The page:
The Alehouse, Bjarte Eike & Barokksolistene, Sam Wanamaker Playhouse, 29 October 2017

We liked the sound of this 17th Century alehouse music concert, described thus:

They will transform our candlelit space into something close to a 17th-century alehouse, with a menu of highly entertaining, touching and beautiful folk music.

So we awaited the concert with rapt attention:

Rapt attention considering the show hasn’t yet started
A Shakespearean pre-show double-selfie

In the first half Bjarte Eike explained the 17th century alehouse music phenomenon to us and demonstrated the fusion of serious and folk music through the material played – several pieces of Purcell for example. Some with Shakespearean themes to make us feel at home; Timon Of Athens, Midsummer Night’s Dream, you get the idea.

In truth, we found the first half of the concert far more to our taste than the second half. The first half had a bit of audience participation with a sea shanty and stuff, but the second half seemed to weird out completely, seeming more like a bawdy modern Gaelic cèilidh than a 17th century alehouse.

Of course this was never really meant to be a truly authentic depiction, but we felt the project must have run out of material that related to its purpose, or simply found that they could only get the audience going by playing more familiar stuff.

It just felt a bit gratuitously bawdy at times and bit of an ego trip for some of the performers to show off their favourite tricks.

Here is a link to the Shakespeare’s Globe page on the event we attended.

Below is a video of the performers taken recently.

This search term – click here – should tell you everything you’ve ever wanted to know about them, even if you have been afraid to ask.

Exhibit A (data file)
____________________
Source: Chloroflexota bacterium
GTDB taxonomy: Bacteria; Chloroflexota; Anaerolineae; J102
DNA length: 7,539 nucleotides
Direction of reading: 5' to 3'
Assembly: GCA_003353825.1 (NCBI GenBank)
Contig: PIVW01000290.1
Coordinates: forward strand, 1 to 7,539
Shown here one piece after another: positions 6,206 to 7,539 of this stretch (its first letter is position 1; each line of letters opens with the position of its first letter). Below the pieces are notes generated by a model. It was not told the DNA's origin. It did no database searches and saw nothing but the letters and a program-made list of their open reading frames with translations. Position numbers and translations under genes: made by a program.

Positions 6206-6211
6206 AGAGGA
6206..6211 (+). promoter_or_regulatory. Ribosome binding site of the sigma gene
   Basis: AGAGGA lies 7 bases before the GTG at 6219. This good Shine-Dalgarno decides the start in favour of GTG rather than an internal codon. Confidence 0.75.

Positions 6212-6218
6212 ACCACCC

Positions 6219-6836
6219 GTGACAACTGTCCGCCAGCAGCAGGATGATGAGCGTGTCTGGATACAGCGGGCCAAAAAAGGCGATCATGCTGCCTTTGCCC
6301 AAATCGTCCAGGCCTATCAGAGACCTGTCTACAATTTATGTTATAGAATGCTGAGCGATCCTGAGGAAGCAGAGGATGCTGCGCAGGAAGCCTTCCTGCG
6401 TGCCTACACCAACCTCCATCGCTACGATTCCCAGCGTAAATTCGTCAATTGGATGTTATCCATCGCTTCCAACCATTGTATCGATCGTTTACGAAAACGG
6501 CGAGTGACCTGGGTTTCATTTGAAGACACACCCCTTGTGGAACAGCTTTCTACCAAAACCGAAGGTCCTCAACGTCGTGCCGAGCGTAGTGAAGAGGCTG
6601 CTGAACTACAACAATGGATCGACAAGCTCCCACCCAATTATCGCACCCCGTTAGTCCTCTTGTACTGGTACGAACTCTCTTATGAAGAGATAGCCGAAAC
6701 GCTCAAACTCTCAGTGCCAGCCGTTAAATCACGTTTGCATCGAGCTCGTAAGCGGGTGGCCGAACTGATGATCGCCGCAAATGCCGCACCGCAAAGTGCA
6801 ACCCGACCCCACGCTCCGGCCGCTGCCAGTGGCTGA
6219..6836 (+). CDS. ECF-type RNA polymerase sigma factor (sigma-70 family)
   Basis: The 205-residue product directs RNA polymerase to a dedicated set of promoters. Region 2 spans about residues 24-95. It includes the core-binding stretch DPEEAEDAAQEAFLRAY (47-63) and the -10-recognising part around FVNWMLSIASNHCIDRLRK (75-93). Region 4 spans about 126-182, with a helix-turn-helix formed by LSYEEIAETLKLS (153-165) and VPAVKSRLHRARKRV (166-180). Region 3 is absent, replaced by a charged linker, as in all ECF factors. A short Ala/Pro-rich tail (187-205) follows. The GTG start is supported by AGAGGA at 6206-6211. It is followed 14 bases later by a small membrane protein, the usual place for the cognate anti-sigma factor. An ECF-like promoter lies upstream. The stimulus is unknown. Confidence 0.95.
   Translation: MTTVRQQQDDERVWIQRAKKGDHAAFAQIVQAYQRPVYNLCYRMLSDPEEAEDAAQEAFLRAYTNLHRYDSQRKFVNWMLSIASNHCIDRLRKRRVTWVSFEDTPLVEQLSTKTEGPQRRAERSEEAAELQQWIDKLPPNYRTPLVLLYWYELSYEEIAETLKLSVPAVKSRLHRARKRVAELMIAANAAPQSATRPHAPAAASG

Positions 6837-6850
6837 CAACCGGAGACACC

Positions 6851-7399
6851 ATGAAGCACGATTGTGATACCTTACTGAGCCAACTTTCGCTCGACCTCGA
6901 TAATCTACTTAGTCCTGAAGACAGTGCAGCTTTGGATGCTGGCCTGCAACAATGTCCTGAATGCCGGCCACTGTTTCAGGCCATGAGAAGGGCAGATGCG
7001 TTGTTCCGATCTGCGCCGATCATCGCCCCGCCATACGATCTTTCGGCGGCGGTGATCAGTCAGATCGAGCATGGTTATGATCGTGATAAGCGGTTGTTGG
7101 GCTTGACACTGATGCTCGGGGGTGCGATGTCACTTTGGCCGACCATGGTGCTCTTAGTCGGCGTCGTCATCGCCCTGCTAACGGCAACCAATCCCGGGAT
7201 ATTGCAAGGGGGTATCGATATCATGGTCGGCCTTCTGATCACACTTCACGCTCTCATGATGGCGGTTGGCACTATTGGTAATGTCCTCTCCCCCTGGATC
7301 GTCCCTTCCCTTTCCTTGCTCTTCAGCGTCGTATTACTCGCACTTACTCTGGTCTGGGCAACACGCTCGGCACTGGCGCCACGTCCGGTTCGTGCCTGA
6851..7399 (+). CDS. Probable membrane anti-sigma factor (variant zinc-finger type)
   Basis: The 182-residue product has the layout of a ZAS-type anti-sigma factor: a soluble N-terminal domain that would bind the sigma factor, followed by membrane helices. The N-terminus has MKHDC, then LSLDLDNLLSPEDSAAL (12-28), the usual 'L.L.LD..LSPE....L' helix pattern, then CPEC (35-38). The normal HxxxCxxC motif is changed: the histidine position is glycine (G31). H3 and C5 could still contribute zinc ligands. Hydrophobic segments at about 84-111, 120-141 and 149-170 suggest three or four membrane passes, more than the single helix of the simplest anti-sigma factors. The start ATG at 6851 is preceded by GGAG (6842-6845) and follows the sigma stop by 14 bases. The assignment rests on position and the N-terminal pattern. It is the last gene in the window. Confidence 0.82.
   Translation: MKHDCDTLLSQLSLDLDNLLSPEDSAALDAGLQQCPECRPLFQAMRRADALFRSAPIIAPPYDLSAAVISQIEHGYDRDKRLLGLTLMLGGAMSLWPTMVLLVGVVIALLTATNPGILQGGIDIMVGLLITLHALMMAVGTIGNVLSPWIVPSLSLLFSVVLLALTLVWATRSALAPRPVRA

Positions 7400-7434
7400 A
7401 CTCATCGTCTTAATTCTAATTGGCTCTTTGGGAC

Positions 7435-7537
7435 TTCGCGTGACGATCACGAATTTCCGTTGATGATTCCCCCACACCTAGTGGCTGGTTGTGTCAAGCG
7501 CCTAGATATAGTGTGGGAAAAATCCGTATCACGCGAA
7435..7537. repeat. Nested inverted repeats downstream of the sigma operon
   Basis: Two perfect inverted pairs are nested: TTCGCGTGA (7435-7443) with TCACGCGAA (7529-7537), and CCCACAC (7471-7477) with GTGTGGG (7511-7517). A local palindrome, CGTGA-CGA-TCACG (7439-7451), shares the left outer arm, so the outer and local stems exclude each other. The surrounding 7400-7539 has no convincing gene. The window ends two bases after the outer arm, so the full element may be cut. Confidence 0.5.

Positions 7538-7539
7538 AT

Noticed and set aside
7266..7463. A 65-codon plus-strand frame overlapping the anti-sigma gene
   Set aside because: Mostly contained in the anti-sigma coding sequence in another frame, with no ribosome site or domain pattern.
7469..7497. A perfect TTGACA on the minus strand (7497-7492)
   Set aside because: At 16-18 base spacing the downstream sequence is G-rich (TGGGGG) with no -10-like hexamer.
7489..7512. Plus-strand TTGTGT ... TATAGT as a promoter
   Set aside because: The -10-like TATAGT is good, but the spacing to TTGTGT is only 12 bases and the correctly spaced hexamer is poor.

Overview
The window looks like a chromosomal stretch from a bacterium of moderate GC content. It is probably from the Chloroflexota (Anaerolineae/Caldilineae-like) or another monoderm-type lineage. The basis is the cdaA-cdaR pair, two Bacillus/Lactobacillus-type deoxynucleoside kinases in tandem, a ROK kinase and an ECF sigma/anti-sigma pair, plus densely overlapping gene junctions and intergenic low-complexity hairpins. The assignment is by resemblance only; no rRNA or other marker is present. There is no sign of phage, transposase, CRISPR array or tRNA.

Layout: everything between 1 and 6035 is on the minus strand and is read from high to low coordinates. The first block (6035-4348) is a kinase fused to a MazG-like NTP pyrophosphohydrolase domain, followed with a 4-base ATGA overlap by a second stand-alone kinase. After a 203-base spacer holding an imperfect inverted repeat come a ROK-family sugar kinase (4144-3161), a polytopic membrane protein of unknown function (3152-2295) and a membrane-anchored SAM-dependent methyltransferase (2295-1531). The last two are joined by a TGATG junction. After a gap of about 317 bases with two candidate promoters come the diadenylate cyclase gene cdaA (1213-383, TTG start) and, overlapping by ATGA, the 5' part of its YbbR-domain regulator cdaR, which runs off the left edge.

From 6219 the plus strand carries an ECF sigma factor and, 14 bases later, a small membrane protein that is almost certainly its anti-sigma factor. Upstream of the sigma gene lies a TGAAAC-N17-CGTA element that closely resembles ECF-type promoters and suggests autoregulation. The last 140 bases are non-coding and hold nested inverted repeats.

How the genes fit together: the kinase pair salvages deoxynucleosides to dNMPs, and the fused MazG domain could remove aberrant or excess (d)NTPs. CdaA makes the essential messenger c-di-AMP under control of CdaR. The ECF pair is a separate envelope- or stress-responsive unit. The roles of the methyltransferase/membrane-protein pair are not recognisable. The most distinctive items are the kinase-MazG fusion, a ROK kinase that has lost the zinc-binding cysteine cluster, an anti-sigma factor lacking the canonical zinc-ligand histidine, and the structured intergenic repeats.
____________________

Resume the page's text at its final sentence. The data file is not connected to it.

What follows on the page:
I must say The Globe rather irritates us now. The bars and other audience facilities are very utilitarian and the bars always seem to have just run out of the thing you want. There’s something a bit amateurish and/or touristic about the whole set up; the prices are far from amateur.

But the setting is superb and was ideal for this concert – or at least what this concert was purported to be.

The Sam Wanamaker Playhouse; an ideal setting for Alehouse music

We enjoyed our evening but we won’t be rushing back, either to Barokksolistene or The Globe.

The Flying Lovers of Vitebsk by Daniel Jamieson, Sam Wanamaker Playhouse, 18 June 2016

The Flying Lovers of Vitebsk was a really super production – click here for The Globe’s information on the piece, which includes extracts from and links to the excellent reviews.

Just as well, really, because Janie had been really looking forward to this for months, which might have been a recipe for disappointment. She loves Chagall.

We had whet our appetites for this piece a few days before, by visiting The Globe for our complimentary members’ tour.  But we hadn’t seen the inside of the Sam Wanamaker, as the playhouse was too busy getting ready for the start of our production.

Anyway, it all went right on the night. We got to the neighbourhood ridiculously early, wanting to make sure we allowed time for the relatively long journey and time to park up without time pressure. As we had mistakenly written down 7:30 when in fact the play started at 8:00, we had plenty of time to anticipate the production.

A lady came and sat with us for a while, then in the interval did the same again, bringing her husband with her that time. Unusual.

The Playhouse is not all that comfy; we noted where we might prefer to sit for next time – only some rows have back support for example.

Lots of candlelight for this production, which pleased Janie. I liked the cockamamie set. It was a charming play – quite straightforwardly linear in telling the story of Marc and Bella Chagall. But the two leads, Marc Antolin and Audrey Brisson who really made the show; super talented and delightful to watch.

We’d had a terrific weekend of theatre; this one and Wild on Friday both really excellent. We celebrated with a take away from Mohsen’s – probably the best of the Persian places we have tried for Persian-style kebabs at least. Probably Jewish food would have been more fitting, but where can you get that at 22:30 on your way from Bankside to W3?